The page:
Our school district had a district-wide faculty meeting a couple of days ago to discuss the new requirements coming down from the state education department regarding teacher evaluations and the so-called APPR (Annual Professional Performance Review) standards. At the moment, teacher evaluation is handled at the local level, and it's seemed to work well enough; all of the principals I've worked with here in New York State have been fair evaluators, and I haven't seen any particular need to alter the system.
But NYSED, which works on the "If It Ain't Broke, Mess Around With It Until It Becomes A Bureaucratic Nightmare" principle, has decreed that teachers are now not only supposed to be evaluated in written form, we're supposed to be given a numerical grade, similar to those we give our students. "Turnabout's fair play," I can hear people saying (many of them will probably be my students); but wait a moment. The grades my students earn are based upon hundreds of smaller assessments, which provide feedback continuously throughout the school year. The grading system proposed by the state generates a single number, at the end, which will be some sort of mysterious composite of "locally-determined assessment rubrics" and such criteria as student achievement and student growth. The details of how this will be done are unclear even to the policymakers in Albany; at the moment, all we have is vague, hand-waving sorts of talk about "metrics for assessing progress," and that local evaluations, of the kind we've always used, can only account for 60% of a teacher's score.
Of course, this opens up a whole host of sticky questions, none of which anyone seems to have answers to. For example, what exactly do we mean by "student growth?" Well, the state has said it has to be some kind of this-June-to-next-June comparison of student achievement. So, if a student in my biology class scores an 85, and goes on to take chemistry and scores a 75, has he regressed? Is his lack of "growth" in the sciences my fault (for not preparing him adequately) or the chemistry teacher's (for not teaching him so that he could keep his scores up to their previous level)?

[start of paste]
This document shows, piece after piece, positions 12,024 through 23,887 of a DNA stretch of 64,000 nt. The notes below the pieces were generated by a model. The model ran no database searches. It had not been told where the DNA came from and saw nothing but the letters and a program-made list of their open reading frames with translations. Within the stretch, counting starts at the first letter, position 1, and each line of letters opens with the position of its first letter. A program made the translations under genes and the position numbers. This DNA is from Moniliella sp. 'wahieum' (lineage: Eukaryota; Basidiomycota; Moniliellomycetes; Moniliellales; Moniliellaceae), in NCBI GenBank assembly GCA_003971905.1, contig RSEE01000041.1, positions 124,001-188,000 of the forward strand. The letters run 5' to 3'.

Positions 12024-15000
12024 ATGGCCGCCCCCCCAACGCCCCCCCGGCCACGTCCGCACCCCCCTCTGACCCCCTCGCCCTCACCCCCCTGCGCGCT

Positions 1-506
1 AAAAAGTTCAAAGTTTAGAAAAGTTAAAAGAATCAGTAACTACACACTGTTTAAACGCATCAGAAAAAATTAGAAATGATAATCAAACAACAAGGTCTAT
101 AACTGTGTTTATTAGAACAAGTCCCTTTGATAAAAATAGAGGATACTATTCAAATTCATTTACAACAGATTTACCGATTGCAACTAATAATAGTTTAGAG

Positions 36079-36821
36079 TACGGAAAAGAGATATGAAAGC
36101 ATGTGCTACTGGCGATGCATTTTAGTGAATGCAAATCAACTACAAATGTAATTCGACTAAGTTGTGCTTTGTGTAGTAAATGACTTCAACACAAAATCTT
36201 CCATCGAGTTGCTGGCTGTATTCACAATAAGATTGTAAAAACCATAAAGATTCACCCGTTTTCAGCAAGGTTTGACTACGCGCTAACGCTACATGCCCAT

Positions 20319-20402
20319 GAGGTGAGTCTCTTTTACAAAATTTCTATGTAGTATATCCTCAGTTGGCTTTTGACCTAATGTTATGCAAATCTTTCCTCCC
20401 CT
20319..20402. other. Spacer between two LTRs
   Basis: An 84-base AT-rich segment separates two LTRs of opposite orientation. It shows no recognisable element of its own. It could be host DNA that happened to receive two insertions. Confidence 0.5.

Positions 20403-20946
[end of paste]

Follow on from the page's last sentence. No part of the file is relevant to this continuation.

Okay, what if you looked at composite scores for a particular teacher? It's not any easier. Do you give me good marks (because in my AP Biology class, I have 100% of my students with averages above 80) or bad marks (because in my elective class, currently 1/4 of the students are failing)? How could you compare student scores from a teacher who teaches all AP and honors classes with one who teaches all remedial or special education classes? I hope no one would fall for the ridiculous notion that the former's higher student scores are because (s)he is a better teacher than the latter is.
And in any case, suppose you did figure out a way to collapse a teacher's entire performance during a year into a single number, what would that number actually mean? Suppose I got an 82 one year and a 79 the next. What does that three-point drop signify? Am I 3% worse this year than last year? Suppose I got an 85 and so did a third-grade special education teacher. What would the fact that we got the same score indicate about our teaching ability? How can you use the same set of criteria to generate a score for two people whose jobs require completely different skill sets, and expect that that number has any actual meaning?
Then there's the added twist that schools will be required to make teachers' scores public. That's right -- it will be out there for all to see: GORDON GOT A 68 AS A TEACHER THIS YEAR. We have a host of privacy laws covering students' grades -- I know a teacher who was reprimanded for publicly congratulating a student for getting 100 on an exam, because the kid was "put on the spot" and complained to his parents about it. But our grades will be a matter of public record. That should generate some entertaining lawsuits, don't you think? The lawyers must be rubbing their hands together and cackling with glee over all this.
The most maddening thing about this is that because of President Obama's Race To The Top Initiative, we are being required to rush into this immediately. We applied for RTTT because it promised money -- and New York State won, and our district got... $40,000. A little more than the salary of a single first-year teacher. And now we're being told to revamp our evaluation standards OR ELSE. David Steiner, the Commissioner of Education, has passed along the message to superintendents that he has formed a 63-member study group to come up with a policy, and if they can't make their minds up by July 1, he's going to make up a policy of his own -- because we have to have the new evaluation procedures in place by next September.
So, once again, we are waiting for the micromanaging b-b stackers down in Albany to tell us the latest and greatest. Honestly, I doubt it's going to have much impact on the day-to-day life of teachers; we'll keep doing what we're doing, trying to educate children as well as we can given the constraints of time, money, and energy we continually work under. I do feel for the principals and superintendents, however, who are caught in the middle of this mess, and now have to figure out how to comply with a policy that no one (including the people in charge) seems to have the vaguest idea about.
The whole thing has me torn between laughing and screaming. Part of me is just sitting back, grinning evilly, waiting to see what kind of chaos will occur when they try to make this work. The other half of me, however, mourns for yet another blow to the educational system. With the current troubles -- declining money, union bashing by politicians, teachers being vilified by the press -- it will be a wonder anyone in this generation of college students will choose education as a career.